Massive number of hits on the blog yesterday when Chris Packham publicly announced his problems with Apserger’s. Good for him to acknowledge however obvious it had become to the rest of us, and sad for him to suffer the problems. Seems he suffered from it earlier in life and sees his “all consuming interest in wildlife” as helping him deal with it. I wish him well.
As therapy it may be good for the patient, but it’s bad for the rest of us.
My interest isn’t specifically with the “disease” of the individual on the Asperger’s / Autism disorder spectrum, though obviously they’re connected naturally with my main interest; the general human psychological error / fetish / addiction of scientism. That is, humanity actually believing that the objective / logical / scientific end of the rationality spectrum is to be valued over all others that contain any hint of subjectivity (for want of better terminology).
I’d held-up Packham three years ago as an archetypal scientistic public scientist based on his wildlife media appearances, and the motivations and attitudes he spoke about on Desert Island Discs. I knew nothing of his Asperger’s history until a commentor on that thread mentioned person-to-person experience of his autistic behaviour. It came as no surprise to me (see the comment thread) – and indeed I’ve had hundreds of Packham / Autism / Asperger’s search hits on the post since 2013 before being inundated with hundreds more yesterday.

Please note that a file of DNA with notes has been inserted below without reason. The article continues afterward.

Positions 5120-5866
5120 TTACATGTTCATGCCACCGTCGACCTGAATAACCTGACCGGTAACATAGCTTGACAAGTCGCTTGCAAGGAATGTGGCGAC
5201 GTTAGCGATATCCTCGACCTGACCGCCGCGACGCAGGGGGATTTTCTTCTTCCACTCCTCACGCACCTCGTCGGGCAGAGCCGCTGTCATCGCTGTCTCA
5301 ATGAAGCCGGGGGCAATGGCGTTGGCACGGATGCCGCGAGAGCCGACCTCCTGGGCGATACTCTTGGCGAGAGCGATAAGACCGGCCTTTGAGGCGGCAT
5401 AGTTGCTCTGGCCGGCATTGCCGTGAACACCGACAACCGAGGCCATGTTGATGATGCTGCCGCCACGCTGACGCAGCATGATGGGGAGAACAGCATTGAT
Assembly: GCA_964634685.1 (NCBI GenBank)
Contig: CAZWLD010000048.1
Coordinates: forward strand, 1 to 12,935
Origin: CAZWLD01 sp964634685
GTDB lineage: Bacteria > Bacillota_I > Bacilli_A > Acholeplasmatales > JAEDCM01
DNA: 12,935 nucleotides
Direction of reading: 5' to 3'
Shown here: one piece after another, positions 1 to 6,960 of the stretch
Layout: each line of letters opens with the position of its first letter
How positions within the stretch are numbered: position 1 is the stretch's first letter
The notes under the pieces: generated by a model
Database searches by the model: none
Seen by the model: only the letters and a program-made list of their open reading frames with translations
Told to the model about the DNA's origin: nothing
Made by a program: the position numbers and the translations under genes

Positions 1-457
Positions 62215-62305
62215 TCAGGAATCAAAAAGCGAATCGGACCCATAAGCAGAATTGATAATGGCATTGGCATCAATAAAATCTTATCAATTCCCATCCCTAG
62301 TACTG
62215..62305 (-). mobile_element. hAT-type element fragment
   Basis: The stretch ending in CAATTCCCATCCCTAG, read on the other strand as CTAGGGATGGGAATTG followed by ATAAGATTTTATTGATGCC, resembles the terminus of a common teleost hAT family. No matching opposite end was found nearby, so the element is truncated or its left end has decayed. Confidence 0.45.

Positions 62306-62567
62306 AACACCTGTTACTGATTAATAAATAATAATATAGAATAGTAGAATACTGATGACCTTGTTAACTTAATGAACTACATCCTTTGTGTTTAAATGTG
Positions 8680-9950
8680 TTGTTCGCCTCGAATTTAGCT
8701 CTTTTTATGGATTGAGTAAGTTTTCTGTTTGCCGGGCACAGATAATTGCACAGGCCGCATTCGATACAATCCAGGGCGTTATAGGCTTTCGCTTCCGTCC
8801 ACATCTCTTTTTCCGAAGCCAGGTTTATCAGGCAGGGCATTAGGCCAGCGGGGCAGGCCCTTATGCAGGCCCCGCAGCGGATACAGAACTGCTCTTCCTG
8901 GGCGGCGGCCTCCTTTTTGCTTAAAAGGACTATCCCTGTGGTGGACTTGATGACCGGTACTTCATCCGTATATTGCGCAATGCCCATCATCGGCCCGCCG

Hearing the public announcement of his suffering from, and dealing with, his spectrum disorder yesterday on BBC Radio 4 Today [41:28] Chris Packham’s Asperger’s story was followed by two wonderfully counterbalancing items of historicity and poetry. War and the beautiful game.
Jim Naughtie Meets the Author [43:25] had Pat Barker talking about the predicted historical perspective looking back 500 years hence on the 20th Century seeing WWI & WWII as a single war. Like many other historical wars – the hundred years war, the wars of the xxxx, etc – labelled historically as a single war even if there were lulls in the belligerence and multiple triggers to action, there were common underlying issues being worked-out. (I’m sure the ongoing Middle-East / Islamic problems of today are still a part of that same war too – the increasing speed of our media perversely, but predictably, slowing down our human chances of achieving solutions.)
The caterpillar on the leaf,
Repeats to thee thy mother’s grief.
“Blake’s words can’t be translated into any terms other than itself.
We have no idea what that means, but we know it’s true.”
Immediately after that was Martin Rome’s Thought for the Day [49:13] – Sport is more than the sum of its parts – [Shankly / Hillsborough / Leicester City / Ranieri / Wenger] – It’s about us. It’s about our character in cooperative competition.
Though wise men at their end know dark is right,
Because their words had forked no lightning they
…. rage against the dying of the light.
Like the poetry of Dylan Thomas, “sport says the unsayable”.
Science [objective logic] says only the sayable, as Wittgenstein tried to warn us.
3 thoughts on “Speaking the Unsayable.”